In every large city throughout the world thousands of women are so set aside as outcasts from decent society that it is considered an impropriety to speak the very word which designates them. Lecky calls this type of woman “the most mournful and the most awful figure in history”: he says that “she remains, while creeds and civilizations rise and fall, the eternal sacrifice of humanity, blasted for the sins of the people.” But evils so old that they are imbedded in man’s earliest history have been known to sway before an enlightened public opinion and in the end to give way to a growing conscience, which regards them first as a moral affront and at length as an utter impossibility. Thus the generation just before us, our own fathers, uprooted the enormous upas of slavery, “the tree that was literally as old as the race of man,” although slavery doubtless had its beginnings in the captives of man’s earliest warfare, even as this existing evil thus originated.
Those of us who think we discern the beginnings of a new conscience in regard to this twin of slavery, as old and outrageous as slavery itself and even more persistent, find a possible analogy between certain civic, philanthropic and educational efforts directed against the very existence of this social evil and similar organized efforts which preceded the overthrow of slavery in America. Thus, long before slavery was finally declared illegal, there were international regulations of its traffic, state and federal legislation concerning its extension, and many extra legal attempts to control its abuses; quite as we have the international regulations concerning the white slave traffic, the state and interstate legislation for its repression, and an extra legal power in connection with it so universally given to the municipal police that the possession of this power has become one of the great sources of corruption in every American city.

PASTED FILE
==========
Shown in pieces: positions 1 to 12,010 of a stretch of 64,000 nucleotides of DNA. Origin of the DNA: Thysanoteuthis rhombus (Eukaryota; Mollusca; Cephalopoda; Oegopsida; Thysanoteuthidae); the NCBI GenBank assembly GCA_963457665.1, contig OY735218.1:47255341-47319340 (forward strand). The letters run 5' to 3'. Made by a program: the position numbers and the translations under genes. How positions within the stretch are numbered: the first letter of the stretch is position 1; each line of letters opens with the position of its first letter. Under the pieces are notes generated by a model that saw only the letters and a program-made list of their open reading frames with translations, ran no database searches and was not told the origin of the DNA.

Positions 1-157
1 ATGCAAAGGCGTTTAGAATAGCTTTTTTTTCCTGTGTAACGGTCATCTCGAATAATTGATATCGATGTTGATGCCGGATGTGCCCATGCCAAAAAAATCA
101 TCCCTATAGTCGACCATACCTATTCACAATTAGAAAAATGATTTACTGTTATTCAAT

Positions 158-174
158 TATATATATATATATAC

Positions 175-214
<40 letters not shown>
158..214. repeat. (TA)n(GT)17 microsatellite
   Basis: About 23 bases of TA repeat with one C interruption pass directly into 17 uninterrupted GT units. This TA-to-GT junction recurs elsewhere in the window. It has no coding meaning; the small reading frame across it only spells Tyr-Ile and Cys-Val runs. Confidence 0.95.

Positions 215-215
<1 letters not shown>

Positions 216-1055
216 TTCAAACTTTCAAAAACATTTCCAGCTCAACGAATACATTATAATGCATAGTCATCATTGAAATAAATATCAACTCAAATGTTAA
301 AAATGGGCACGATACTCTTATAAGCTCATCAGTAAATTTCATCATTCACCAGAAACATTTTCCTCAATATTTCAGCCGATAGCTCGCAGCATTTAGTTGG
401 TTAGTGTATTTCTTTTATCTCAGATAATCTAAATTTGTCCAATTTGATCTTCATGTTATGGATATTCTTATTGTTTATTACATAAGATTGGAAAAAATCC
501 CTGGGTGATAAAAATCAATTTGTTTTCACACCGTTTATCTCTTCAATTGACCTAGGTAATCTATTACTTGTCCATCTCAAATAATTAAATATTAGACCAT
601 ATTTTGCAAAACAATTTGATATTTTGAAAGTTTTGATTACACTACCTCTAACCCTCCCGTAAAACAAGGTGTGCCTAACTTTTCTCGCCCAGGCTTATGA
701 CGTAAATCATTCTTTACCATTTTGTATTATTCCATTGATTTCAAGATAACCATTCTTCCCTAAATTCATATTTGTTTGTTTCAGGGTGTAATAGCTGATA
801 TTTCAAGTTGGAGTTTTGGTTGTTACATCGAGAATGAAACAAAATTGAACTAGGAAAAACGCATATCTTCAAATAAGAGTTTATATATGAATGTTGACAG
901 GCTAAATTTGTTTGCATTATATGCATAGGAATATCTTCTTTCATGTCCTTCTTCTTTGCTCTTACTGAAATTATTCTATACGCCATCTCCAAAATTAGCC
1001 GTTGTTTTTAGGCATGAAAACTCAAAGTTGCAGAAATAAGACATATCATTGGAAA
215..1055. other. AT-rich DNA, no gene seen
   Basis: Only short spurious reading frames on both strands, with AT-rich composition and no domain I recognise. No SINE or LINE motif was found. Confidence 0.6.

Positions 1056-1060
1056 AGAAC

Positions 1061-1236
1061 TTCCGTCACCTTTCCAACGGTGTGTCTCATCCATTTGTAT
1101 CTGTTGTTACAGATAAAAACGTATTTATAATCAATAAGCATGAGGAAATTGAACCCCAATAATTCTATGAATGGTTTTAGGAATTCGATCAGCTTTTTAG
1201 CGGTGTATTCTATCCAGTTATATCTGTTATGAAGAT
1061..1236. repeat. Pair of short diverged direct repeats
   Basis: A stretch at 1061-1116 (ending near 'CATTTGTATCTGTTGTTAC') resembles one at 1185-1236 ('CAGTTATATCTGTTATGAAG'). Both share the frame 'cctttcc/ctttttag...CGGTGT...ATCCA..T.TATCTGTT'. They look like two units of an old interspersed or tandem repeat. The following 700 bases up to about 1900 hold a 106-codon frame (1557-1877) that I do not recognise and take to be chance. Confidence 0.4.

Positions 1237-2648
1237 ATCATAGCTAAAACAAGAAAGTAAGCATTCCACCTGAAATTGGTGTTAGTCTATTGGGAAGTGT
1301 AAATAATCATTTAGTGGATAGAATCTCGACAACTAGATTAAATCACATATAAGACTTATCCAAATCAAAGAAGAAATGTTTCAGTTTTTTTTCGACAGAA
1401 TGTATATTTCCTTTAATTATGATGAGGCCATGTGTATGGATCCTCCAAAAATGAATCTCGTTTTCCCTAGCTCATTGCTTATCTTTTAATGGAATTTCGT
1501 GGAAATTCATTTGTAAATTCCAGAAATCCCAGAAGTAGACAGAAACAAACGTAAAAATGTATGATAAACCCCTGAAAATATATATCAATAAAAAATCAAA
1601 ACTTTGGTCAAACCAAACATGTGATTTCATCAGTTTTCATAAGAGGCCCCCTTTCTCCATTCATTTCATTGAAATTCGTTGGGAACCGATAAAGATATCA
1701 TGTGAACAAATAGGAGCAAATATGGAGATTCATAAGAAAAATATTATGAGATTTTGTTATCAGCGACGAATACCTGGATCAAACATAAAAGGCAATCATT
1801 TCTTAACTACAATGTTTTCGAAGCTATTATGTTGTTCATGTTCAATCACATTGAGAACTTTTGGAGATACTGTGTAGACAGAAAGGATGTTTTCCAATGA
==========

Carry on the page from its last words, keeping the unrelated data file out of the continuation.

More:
Before society was ready to proceed against the institution of slavery as such, groups of men and women by means of the underground railroad cherished and educated individual slaves; it is scarcely necessary to point out the similarity to the rescue homes and preventive associations which every great city contains.
It is always easy to overwork an analogy, and yet the economist who for years insisted that slave labor continually and arbitrarily limited the wages of free labor and was therefore a detriment to national wealth was a forerunner of the economist of to-day who points out the economic basis of the social evil, the connection between low wages and despair, between over-fatigue and the demand for reckless pleasure.
Before the American nation agreed to regard slavery as unjustifiable from the standpoint of public morality, an army of reformers, lecturers, and writers set forth its enormity in a never-ceasing flow of invective, of appeal, and of portrayal concerning the human cruelty to which the system lent itself. We can discern the scouts and outposts of a similar army advancing against this existing evil: the physicians and sanitarians who are committed to the task of ridding the race from contagious diseases, the teachers and lecturers who are appealing to the higher morality of thousands of young people; the growing literature, not only biological and didactic, but of a popular type more closely approaching “Uncle Tom’s Cabin.”
Throughout the agitation for the abolition of slavery in America, there were statesmen who gradually became convinced of the political and moral necessity of giving to the freedman the protection of the ballot....